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Climber Wall Shrub

Clematis 'Gipsy Queen' (LL)
  • RHS AGM

clematis 'Gipsy Queen'

'Gipsy Queen' is a medium-sized, vigorous deciduous climber with pinnate leaves. Single velvety violet-purple flowers with 4 to 6 broad sepals are 12-14cm wide with reddish-brown stamens. Flowers midsummer to early autumn.

Synonyms
Clematis 'Jackmanii Superba' misapplied

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Size
Ultimate height
2.5–4 metres
Time to ultimate height
2–5 years
Ultimate spread
0.5–1 metres
Growing conditions
Chalk
Clay
Loam
Sand
Moisture
Moist but well–drained
pH
Alkaline, Neutral
Colour & scent
StemFlowerFoliageFruit
Spring Green
Summer Purple Brown Green
Autumn
Winter
Position
  • Full sun
  • Partial shade
Aspect

South–facing or North–facing or West–facing or East–facing

Exposure
Exposed or Sheltered
Hardiness
H6
Botanical details
Family
Ranunculaceae
Native to the UK
No
Foliage
Deciduous
Habit
Climbing
Genus

Clematis can be deciduous or evergreen shrubs or herbaceous perennials, mostly climbing by twining leaf-stalks, and often with showy flowers. Some have attractive fluffy seedheads in autumn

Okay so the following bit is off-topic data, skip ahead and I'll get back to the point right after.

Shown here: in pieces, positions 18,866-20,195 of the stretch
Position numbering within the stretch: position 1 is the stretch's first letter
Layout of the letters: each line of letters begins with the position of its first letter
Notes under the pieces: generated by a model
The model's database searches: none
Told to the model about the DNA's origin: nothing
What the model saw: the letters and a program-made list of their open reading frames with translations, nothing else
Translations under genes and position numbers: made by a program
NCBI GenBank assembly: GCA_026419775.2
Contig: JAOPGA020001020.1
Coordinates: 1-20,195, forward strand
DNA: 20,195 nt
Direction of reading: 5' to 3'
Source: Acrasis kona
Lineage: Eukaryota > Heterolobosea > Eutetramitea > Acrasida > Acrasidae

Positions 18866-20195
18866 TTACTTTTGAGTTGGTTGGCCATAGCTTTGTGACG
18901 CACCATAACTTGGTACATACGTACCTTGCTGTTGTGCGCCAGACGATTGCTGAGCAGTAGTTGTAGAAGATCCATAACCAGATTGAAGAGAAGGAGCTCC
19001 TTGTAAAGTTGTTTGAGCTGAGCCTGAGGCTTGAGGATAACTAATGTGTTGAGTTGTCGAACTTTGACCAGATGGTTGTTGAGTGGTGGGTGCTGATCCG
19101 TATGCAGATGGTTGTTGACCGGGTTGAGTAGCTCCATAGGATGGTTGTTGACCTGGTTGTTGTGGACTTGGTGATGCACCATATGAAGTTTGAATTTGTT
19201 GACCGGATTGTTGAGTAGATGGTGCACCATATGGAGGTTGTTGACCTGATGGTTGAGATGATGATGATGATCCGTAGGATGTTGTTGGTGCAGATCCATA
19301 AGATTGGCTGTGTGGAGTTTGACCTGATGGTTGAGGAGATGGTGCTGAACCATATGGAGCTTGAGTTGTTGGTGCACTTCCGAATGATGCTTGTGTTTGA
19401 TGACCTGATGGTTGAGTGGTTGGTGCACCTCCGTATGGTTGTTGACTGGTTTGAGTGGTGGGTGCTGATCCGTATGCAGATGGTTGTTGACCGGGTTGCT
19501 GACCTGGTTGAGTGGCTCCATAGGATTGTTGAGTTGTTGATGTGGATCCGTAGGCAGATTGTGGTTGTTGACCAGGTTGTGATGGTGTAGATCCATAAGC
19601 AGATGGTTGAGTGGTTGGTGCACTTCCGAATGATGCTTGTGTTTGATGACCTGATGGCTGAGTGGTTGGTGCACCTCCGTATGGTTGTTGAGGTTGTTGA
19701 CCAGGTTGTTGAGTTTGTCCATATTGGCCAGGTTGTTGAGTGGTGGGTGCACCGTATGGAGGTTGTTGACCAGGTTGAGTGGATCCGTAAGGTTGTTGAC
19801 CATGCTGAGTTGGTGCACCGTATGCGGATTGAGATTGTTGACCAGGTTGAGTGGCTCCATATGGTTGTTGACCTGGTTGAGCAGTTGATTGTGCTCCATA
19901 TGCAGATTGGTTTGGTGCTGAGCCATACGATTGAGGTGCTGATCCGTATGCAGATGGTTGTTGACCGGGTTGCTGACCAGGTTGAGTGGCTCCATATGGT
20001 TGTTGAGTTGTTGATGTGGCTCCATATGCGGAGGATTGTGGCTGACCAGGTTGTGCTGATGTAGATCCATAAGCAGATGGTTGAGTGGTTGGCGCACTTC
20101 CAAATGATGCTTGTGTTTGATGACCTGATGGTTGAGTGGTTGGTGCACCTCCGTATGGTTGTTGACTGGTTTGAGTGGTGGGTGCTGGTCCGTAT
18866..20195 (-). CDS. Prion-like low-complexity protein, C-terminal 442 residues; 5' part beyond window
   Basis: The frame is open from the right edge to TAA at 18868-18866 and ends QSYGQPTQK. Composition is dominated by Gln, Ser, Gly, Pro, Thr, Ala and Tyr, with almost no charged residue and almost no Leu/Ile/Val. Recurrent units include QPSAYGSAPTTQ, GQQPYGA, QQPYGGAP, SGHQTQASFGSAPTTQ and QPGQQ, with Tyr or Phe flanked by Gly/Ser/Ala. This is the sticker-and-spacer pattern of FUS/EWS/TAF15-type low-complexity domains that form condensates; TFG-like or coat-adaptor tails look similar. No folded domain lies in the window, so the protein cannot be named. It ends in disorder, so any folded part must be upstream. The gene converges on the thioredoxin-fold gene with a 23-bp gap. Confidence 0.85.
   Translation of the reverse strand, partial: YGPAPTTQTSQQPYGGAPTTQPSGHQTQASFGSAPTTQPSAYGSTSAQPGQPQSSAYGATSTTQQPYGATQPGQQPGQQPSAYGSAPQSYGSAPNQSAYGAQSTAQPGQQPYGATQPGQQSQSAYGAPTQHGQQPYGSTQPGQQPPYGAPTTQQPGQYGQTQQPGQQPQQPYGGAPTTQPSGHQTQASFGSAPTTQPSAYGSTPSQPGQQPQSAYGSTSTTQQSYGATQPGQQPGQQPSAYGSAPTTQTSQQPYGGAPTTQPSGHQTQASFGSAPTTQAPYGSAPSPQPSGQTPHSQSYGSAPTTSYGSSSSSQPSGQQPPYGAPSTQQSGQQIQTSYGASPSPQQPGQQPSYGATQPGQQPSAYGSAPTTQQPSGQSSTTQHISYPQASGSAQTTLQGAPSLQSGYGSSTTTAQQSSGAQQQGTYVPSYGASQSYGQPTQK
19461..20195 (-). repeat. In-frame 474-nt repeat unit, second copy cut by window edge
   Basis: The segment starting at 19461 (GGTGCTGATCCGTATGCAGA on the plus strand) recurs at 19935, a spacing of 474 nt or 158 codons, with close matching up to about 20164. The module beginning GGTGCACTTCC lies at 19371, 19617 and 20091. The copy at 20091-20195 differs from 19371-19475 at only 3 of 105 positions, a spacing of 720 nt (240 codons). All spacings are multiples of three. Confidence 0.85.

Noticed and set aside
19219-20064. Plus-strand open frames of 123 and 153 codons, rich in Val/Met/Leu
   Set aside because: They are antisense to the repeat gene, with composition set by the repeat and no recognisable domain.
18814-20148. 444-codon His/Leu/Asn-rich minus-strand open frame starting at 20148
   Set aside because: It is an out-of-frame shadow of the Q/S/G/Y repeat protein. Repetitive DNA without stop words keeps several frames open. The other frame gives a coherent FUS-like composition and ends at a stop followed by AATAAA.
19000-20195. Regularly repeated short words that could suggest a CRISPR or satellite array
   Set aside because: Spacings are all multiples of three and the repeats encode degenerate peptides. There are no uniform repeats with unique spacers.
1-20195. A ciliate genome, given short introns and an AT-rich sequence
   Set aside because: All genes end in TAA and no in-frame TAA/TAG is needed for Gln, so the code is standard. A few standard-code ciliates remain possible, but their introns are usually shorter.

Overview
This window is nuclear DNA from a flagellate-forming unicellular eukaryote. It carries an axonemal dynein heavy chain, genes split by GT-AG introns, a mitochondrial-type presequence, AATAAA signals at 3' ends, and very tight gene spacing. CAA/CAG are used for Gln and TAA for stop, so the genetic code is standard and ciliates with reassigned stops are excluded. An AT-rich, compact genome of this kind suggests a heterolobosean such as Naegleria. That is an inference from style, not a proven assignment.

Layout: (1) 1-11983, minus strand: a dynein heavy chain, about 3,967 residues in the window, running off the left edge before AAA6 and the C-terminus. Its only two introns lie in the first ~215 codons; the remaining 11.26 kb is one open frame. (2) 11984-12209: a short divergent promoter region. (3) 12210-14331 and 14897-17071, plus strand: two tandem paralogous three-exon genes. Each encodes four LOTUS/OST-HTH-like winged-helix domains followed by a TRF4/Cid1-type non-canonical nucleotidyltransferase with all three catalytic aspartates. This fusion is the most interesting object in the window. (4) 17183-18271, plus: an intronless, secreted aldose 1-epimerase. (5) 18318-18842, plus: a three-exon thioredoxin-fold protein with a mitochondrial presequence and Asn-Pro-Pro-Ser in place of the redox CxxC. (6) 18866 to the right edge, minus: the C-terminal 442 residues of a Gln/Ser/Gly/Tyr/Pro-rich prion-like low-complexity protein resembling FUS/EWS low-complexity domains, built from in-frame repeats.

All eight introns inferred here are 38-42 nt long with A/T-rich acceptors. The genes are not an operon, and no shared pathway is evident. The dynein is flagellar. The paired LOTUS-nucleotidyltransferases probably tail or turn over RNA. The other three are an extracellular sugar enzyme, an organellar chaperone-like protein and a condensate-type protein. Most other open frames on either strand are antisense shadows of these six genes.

Name status

Accepted

Horticultural Group
Late Large-flowered clematis are deciduous climbers with large, star-shaped flowers to 15cm wide, opening on the current year's growth in summer and autumn

How to grow

Cultivation

Plant in a moisture-retentive, well-drained soil, with the roots and base of the plant kept cool and shaded by other plants or a layer of pebbles at the base. Plant with the crown 5-8cm (2-3in) deep to encourage new shoots to grow from below ground level. Can be grown in containers at least 45cm (18in) deep and wide in a soil based potting compost

Propagation

Propagate by layering and semi-hardwood cuttings

Suggested planting locations and garden types
  • Wall side borders
Pruning

Pruning (clematis) group 3

Pests

Young shoots may be troubled by aphids and caterpillars; petals can be eaten by earwigs

Diseases

May suffer from clematis wilt and clematis slime flux

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